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View Poll Results: Does an Armed Citizen have a Moral/Ethical Duty to Retreat (complete safety)
Yep, at all times 30 13.89%
Nope, Never 92 42.59%
Yep, but only on the street, not in the Home/Business 63 29.17%
I'm not ansering because I dont want to seem either wimpy or bloodthirsty 15 6.94%
I'd rather have pic of you and Spiff iwearing spandex loincloths lard wrestling in a baby pool. 16 7.41%
Voters: 216. You may not vote on this poll

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Old June 18, 2009, 10:14 PM   #301
MLeake
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Case in Fayetteville, NC a couple months ago

A USAF sergeant based at Pope went home, found an intruder in his apartment, and ended up shooting the intruder in the ensuing scuffle. No charges filed. DA called it a good shoot.

Not case law, I suppose, because it never made it to court.
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Old June 18, 2009, 10:33 PM   #302
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Quote:
A USAF sergeant based at Pope went home, found an intruder in his apartment, and ended up shooting the intruder in the ensuing scuffle. No charges filed. DA called it a good shoot.

Not case law, I suppose, because it never made it to court.
There's nothing I know of to say that someone coming home to find someone in his house cannot defend himself.

It's just that the fact of a forcible entry would not provide him, under the provisions of the law that refer to an occupied dwelling, with an automatic presumption that deadly force was immediately necessary to defend himself. And in some states he might have an obligation to retreat. I won't even begin to attempt to defend that philosophy.

You are inside, someone is breaking in, and (except in some states) it's presumed to be clear that you are in danger.

Though, if you walk in on someone you didn't expect in your own house, he would sure have some splainin' to do!

By the way, there's nothing more terrifying that I know of.

Last edited by OldMarksman; June 18, 2009 at 10:34 PM. Reason: correction
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Old June 19, 2009, 01:17 PM   #303
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Cautionary note - gene pool

This has been an excellent debate! One cautionary note - posturing about the proactive cleaning of the gene pool type of comments aren't going to fly. People have bit the dust for that and PM'ed us nasty comments. But this is Rich's Castle.

I would opine that the castle laws and shooting intruder laws weren't designed because they valued property over life but because they recognized the threat to you from an intruder or the requirement to retreat. While some might have promoted that folks need to die to save the family TV, I don't think that was the major reason. The laws were to reduce your risk, not give out the death penalty for theft.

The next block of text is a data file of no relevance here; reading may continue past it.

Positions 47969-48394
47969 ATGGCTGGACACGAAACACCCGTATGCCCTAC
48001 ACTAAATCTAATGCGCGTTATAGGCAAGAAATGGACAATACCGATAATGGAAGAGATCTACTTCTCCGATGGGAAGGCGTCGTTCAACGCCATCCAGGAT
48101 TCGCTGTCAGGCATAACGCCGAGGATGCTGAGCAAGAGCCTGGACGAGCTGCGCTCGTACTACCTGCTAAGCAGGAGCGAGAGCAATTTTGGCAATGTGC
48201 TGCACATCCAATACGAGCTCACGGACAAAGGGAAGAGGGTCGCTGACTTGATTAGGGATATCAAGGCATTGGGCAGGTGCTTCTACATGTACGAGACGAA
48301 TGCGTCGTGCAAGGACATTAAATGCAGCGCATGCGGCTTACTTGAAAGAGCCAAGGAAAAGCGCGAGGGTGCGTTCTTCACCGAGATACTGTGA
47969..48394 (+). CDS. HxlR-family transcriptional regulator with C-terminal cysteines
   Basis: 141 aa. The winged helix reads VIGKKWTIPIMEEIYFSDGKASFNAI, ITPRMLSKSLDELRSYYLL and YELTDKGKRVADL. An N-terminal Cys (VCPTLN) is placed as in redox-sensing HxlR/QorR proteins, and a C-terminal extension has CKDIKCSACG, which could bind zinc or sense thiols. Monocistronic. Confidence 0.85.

Death over property - if a kid steals a Mounds bar or Winnona Ryder sticks a watch in her under pants - do you open fire? Or is it that the intruder is a threat to you - not a prediction of future crime and you are the Wrath of God.

I would also posit that we see a type I emotional reaction - folks see a violation of their home terrority as terrible threat because of an evolutionary bias to protect the nest. It's automatic and sometime precludes rational analysis of all the negative outcomes of shooting someone in the living room if you don't have to.
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Old June 19, 2009, 04:34 PM   #304
Rifleman 173
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I'm really worried about the crowd that wants 2 guys in lard and spandex... Over 10% favor that!! Jeez!!!! I'd sooner see Rosie O'Donnell nude and, if that had been an option, there would be some sickos voting for that one too....
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Old June 19, 2009, 05:39 PM   #305
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Good Lord man! Rosie...au naturel?!:barf: Are you trying to get banned?

Some people just have no sense of propriety.


So...it looks like this thread might be winding down. Maybe I can have the last word:

Yes, there is a moral/ethical duty to retreat.

OK, that's settled, we can close this thread now.
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Old June 20, 2009, 01:07 AM   #306